The world premiere of “The Demo” will be part of Stanford Live’s 2014-15 season. (Photo: Valerie Oliveiro)
Stanford Live announces 2014-15 season
The upcoming Stanford Live season promises an eclectic lineup of more than 60 events. The offerings include the world premiere of “The Demo,” commissions for the St. Lawrence String Quartet, a campus-wide examination of Haydn and a global exploration of water.
BY ROBERT CABLE
Stanford Live will broaden its performing arts offerings next season with a diverse array of music, dance and multimedia events The centerpiece of the 2014-15 lineup, announced Tuesday, April 22, will be a collaborative Arts and Ideas series around three key projects: the world premiere of The Demo, a visually immersive music-theater work based on Douglas Engelbart’s historic 1968 demonstration of early computer technology; The Nile Project, which explores water and sustainability; and Haydn – Patronage & Enlightenment, about culture and the arts in the late 18thcentury. Running from Sept. 21 to June 6, most performances will take place in Bing Concert Hall, with some in Memorial Auditorium and Memorial Church.
“Stanford Live’s 2014-15 season, our third in the glorious Bing Concert Hall, embraces multiple visions and celebrates imagination and daring,” said Stanford Live’s Executive Director Wiley Hausam. “We will be launching a live performance and learning program that is eclectic, enriched and evolved, and with over 60 main stage events, it is noticeably expanded as well.”
Hausam noted that while classical music remains the core of the program – with such familiar artists as Chanticleer, Philharmonia Baroque Orchestra and the Emerson String Quartet – Stanford Live is committed to presenting the full range of music with an increased emphasis on contemporary programming.
“You will find global music with rising stars DakhaBrakha, jazz legends such as Dianne Reeves, performances of the American songbook, spoken word, puppetry, more dance and programs for families,” Hausam said.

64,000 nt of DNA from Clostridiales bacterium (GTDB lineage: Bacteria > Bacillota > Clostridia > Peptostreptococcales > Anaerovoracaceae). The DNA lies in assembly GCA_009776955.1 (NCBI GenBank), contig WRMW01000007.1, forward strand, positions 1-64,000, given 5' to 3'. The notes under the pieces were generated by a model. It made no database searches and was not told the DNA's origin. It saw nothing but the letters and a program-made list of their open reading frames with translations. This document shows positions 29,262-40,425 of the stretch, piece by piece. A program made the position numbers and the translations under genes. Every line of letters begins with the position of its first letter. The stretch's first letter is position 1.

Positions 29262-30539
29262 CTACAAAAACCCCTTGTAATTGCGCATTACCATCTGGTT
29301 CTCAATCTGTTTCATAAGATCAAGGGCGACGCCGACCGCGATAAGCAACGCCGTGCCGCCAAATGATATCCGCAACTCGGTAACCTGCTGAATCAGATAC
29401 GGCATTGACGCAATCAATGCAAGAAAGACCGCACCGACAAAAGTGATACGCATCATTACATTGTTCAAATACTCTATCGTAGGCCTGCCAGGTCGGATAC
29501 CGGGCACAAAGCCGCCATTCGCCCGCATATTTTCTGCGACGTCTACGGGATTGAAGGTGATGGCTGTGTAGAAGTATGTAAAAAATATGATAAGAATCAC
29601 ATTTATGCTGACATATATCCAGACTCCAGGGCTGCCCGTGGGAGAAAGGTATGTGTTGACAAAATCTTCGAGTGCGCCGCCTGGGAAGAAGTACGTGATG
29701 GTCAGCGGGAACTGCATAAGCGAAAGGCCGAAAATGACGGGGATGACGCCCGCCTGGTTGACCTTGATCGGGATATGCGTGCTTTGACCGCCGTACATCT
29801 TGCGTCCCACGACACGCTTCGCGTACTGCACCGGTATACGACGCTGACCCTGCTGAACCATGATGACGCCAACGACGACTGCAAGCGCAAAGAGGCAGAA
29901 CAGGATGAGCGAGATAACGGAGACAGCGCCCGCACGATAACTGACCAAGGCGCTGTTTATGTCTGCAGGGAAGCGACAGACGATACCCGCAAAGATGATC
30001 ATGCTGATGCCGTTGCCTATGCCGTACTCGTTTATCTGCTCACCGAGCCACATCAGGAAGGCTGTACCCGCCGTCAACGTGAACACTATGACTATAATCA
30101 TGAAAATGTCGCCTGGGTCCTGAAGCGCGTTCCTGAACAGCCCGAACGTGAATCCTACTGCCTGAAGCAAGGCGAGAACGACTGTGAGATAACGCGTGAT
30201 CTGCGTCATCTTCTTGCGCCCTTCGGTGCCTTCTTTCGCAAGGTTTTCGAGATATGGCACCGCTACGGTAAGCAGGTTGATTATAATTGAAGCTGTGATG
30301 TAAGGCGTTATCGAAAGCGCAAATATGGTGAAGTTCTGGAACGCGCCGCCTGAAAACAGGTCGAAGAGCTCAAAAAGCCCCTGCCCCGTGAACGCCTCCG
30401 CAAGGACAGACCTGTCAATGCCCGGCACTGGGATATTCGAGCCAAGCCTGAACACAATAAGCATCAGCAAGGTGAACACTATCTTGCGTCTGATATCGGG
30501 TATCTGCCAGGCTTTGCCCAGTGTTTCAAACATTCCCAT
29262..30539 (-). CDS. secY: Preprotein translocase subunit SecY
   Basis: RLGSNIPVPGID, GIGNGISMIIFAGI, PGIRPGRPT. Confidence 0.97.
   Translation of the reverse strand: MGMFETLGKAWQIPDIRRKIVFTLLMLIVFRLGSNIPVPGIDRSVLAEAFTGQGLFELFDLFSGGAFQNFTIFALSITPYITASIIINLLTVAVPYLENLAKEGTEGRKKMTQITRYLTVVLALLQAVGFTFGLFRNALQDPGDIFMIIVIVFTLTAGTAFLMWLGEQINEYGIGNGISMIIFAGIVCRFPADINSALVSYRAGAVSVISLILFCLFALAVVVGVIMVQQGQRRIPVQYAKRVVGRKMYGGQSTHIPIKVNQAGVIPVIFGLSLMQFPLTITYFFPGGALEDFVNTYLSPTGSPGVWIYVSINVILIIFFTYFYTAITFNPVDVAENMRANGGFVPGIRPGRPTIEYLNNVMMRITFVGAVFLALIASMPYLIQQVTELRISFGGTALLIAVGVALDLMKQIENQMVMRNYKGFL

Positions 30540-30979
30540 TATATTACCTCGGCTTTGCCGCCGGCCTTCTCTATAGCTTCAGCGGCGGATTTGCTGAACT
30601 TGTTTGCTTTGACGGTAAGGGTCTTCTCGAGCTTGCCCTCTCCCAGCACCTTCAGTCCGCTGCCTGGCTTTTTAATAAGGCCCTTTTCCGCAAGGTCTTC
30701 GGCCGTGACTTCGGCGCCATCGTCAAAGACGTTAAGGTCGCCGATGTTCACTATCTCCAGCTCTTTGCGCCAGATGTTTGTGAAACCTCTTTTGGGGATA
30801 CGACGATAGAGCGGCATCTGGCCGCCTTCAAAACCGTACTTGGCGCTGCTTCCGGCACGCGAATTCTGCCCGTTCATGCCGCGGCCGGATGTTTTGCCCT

Other highlights include a trio of commissions from composer John Adams and Stanford faculty members Jonathan Berger and Jarek Kapuscinski to celebrate the St. Lawrence String Quartet’s 25thanniversary; a season-opening concert by Chris Thile and Edgar Meyer; solo appearances by piano virtuoso Lang Lang, singer/songwriter Emmylou Harris and mezzo-soprano Susan Graham; dance programs by Bill T. Jones/Arnie Zane Company and Compagnie Käfig; performances by the San Francisco Symphony, early music legend Jordi Savall, Brad Mehldau’s jazz trio; Dan Zane and Friends; and the puppetry theater group Blind Summit.
Hausam also noted Stanford Live will offer a new series of talks, panels and seminars to more fully explore key themes: “We believe Stanford’s unique intellectual life and the ideas embedded in the art can weave an even richer, unifying tapestry for the season. To that end we’ve conceived our new Arts and Ideas program.”
The series begins with Haydn – Patronage & Enlightenment, which will include three concerts Feb. 13-15, 2015, that offer a broad selection of Haydn’s music performed by the St. Lawrence String Quartet, Stanford Chamber Strings, the Stanford Philharmonia Orchestra and Chamber Chorale. The series, a collaboration of Stanford Live, Music at Stanford and the Stanford Arts Institute, will include, classes, symposia and exhibitions. The Stanford Humanities Center will organize a program on patronage in the modern era.
In The Nile Project, scheduled for Feb. 18, musicians representing Egypt, Sudan and Ethiopia will bring musically diverse styles to Bing for a global conversation about water, conflicting interests, collaboration and sustainability. A pan-African percussion section will play ancient and modern instruments, joined by the voice of Ethiopian-American singer Meklit Hadero.
The world premiere of The Demo, scheduled for April 1 and 2, 2015, reflects on a pivotal moment in Silicon Valley’s history. Douglas Engelbart’s 1968 demonstration of the fundamental features of personal computing in San Francisco was a watershed moment in the world of technology. The music-theater work, created by composer Mikel Rouse, performer Ben Neill and director Bob McGrath, reimagines his demonstration as a technologically infused music and media event that will showcase Bing Concert Hall’s capacity for immersive video. Hausam added, “What could be more Stanford or more Silicon Valley?”
Subscriptions for the 2014-15 season will go on sale to renewing subscribers beginning June 1, following a pre-sale period for Stanford Live donors and Bing Members. Stanford faculty, staff and students will have the opportunity to purchase new subscriptions on June 11. Subscriptions will go on sale to the general public on June 23. All subscriptions are “choose your own” and are available as a full (six or more performances) or a mini package (three to five performances). Visitlive.stanford.edu for more information.
Robert Cable is the communications manager for Stanford Live.